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Google’s DeepMind Develops V2A Tech to Add Soundtracks to AI-Generated Videos

  • DeepMind is developing AI technology called V2A to generate soundtracks for videos, enhancing video generation models by adding synchronized audio elements like music, sound effects, and dialogue.
  • Although promising, V2A technology faces challenges with audio quality and misuse concerns, leading DeepMind to withhold public release while gathering feedback and conducting safety assessments.

DeepMind, Google’s Artificial Intelligence research lab, announced on Monday it is developing AI technology that generates soundtracks for videos.

DeepMind recently discussed in its official blog that they believe V2A technology (short for “video-to-audio”) to be an essential piece in developing media AI models that generate videos, as the models cannot create sound effects to go along with these videos generated. While many organizations, including DeepMind itself have built video generating AI models capable of producing videos but without creating sound effects to match.

“Video generation models are advancing at an incredible pace, but many current systems can only generate silent output,” DeepMind writes. “V2A technology [could] become a promising approach for bringing generated movies to life.”

DeepMind’s V2A tech uses the description of an audio track (e.g. “jellyfish pulsating under water, marine life and ocean”) together with video to generate music, sound effects and dialogue that match both characters and tone of video, watermarked using deepfakes-combating SynthID technology. V2A relies on an AI model trained on sounds transcripts as well as video footage according to DeepMind – while this process was further tested over multiple training rounds using AI model training on video clips as iterative development by AI model training of V2A’s diffusion model trained via training the AI model trained on video clips as described earlier by DeepMind itself.

“By training on video, audio and the additional annotations, our technology learns to associate specific audio events with various visual scenes, while responding to the information provided in the annotations or transcripts,” DeepMind states.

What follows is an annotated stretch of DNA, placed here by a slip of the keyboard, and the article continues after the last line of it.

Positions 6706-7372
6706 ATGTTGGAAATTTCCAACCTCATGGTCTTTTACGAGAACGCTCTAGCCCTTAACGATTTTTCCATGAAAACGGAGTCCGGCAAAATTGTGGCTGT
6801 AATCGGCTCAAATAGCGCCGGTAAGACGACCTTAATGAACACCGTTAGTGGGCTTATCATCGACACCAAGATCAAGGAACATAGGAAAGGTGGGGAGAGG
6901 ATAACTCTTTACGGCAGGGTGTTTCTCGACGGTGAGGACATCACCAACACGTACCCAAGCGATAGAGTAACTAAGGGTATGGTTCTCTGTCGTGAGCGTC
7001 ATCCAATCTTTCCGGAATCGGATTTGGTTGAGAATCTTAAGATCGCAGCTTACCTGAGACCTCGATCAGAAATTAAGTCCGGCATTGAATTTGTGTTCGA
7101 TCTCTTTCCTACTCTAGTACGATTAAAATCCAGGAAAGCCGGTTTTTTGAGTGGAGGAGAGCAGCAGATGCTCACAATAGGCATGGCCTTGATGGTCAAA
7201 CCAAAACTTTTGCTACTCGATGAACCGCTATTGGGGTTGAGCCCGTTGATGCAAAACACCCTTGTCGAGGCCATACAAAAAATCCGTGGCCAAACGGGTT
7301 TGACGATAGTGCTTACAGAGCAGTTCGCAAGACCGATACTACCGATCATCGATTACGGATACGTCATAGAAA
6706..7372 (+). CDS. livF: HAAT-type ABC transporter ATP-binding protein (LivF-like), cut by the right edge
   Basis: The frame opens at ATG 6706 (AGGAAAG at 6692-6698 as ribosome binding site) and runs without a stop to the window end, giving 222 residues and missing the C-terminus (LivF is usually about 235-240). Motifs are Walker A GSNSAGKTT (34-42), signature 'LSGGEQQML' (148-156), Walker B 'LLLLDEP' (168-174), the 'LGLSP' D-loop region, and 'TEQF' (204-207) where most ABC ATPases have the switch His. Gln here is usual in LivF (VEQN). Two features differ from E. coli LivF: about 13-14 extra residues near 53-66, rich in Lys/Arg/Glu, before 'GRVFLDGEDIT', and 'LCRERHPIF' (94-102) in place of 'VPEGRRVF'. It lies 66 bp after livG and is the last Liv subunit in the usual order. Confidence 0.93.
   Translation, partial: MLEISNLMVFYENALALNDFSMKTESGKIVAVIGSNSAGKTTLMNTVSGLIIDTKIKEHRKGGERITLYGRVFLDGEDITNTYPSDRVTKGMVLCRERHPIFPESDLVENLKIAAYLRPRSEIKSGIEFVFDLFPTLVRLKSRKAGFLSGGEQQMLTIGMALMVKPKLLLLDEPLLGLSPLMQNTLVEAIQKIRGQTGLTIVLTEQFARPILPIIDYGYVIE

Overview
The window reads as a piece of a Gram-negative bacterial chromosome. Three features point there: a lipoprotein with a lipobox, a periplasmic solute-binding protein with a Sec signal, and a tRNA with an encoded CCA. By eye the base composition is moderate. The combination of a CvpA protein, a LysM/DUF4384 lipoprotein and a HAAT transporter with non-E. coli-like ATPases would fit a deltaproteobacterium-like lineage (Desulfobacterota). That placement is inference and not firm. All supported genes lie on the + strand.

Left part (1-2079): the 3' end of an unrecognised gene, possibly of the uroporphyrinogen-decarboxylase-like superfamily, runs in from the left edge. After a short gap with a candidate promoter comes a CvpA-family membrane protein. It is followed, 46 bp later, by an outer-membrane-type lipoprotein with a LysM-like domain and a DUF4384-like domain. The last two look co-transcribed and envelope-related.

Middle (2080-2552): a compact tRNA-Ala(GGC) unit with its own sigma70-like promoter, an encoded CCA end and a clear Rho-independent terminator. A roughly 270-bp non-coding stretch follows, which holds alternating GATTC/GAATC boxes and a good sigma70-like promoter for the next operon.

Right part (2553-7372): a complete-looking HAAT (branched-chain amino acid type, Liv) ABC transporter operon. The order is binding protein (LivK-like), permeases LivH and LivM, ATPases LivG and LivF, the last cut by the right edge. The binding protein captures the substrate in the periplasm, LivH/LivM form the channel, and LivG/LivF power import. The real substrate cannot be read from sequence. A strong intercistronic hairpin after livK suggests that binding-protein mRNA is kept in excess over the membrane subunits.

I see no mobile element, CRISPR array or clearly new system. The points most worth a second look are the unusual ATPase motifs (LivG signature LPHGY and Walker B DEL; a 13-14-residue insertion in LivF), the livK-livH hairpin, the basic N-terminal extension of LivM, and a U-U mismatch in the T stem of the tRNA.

DeepMind has not provided information as to whether any training data they used for deep learning was infringed upon, nor whether its creators were informed. We reached out for clarification from them and will update this post if we hear back.

AI-powered sound generating tools and models for video sound effects creation are nothing new: startup Stability AI released one last week while ElevenLabs unveiled one earlier in May. Furthermore, Microsoft offers projects to generate talking/singing video effects directly from images while platforms like Pika or GenreX utilize trained models that analyze videos to guess the appropriate music or effects that match scenes presented to their platforms.

DeepMind claims its V2A tech is unlike anything else available; it can interpret raw pixels from video footage and automatically sync generated sounds to its image automatically without manual intervention from users or descriptions of audio visual elements in videos.

V2A isn’t perfect, and DeepMind recognizes this. Because its model wasn’t trained on numerous videos with artifacts or distortions, its audio output doesn’t create high-quality results for these. And overall, I find the generated sound rather unconvincing; my colleague Natasha Lomas described it as “an eclectic collection of stereotypical sounds”- I couldn’t disagree more!

Due to these reasons and to prevent misuse, DeepMind states it will not release their tech to the general public in any near future, if ever.

“To make sure our V2A technology can have a positive impact on the creative community, we’re gathering diverse perspectives and insights from leading creators and filmmakers, and using this valuable feedback to inform our ongoing research and development,” DeepMind writes. “Before we consider opening access to it to the wider public, our V2A technology will undergo rigorous safety assessments and testing.”

DeepMind markets its V2A technology as being particularly beneficial to archivists and people working with historical footage, yet generative AI threatens the film and television industries with such technology threatening jobs or professions altogether. Therefore, proper labor protections need to be in place in order to prevent such tools from upending them as well.

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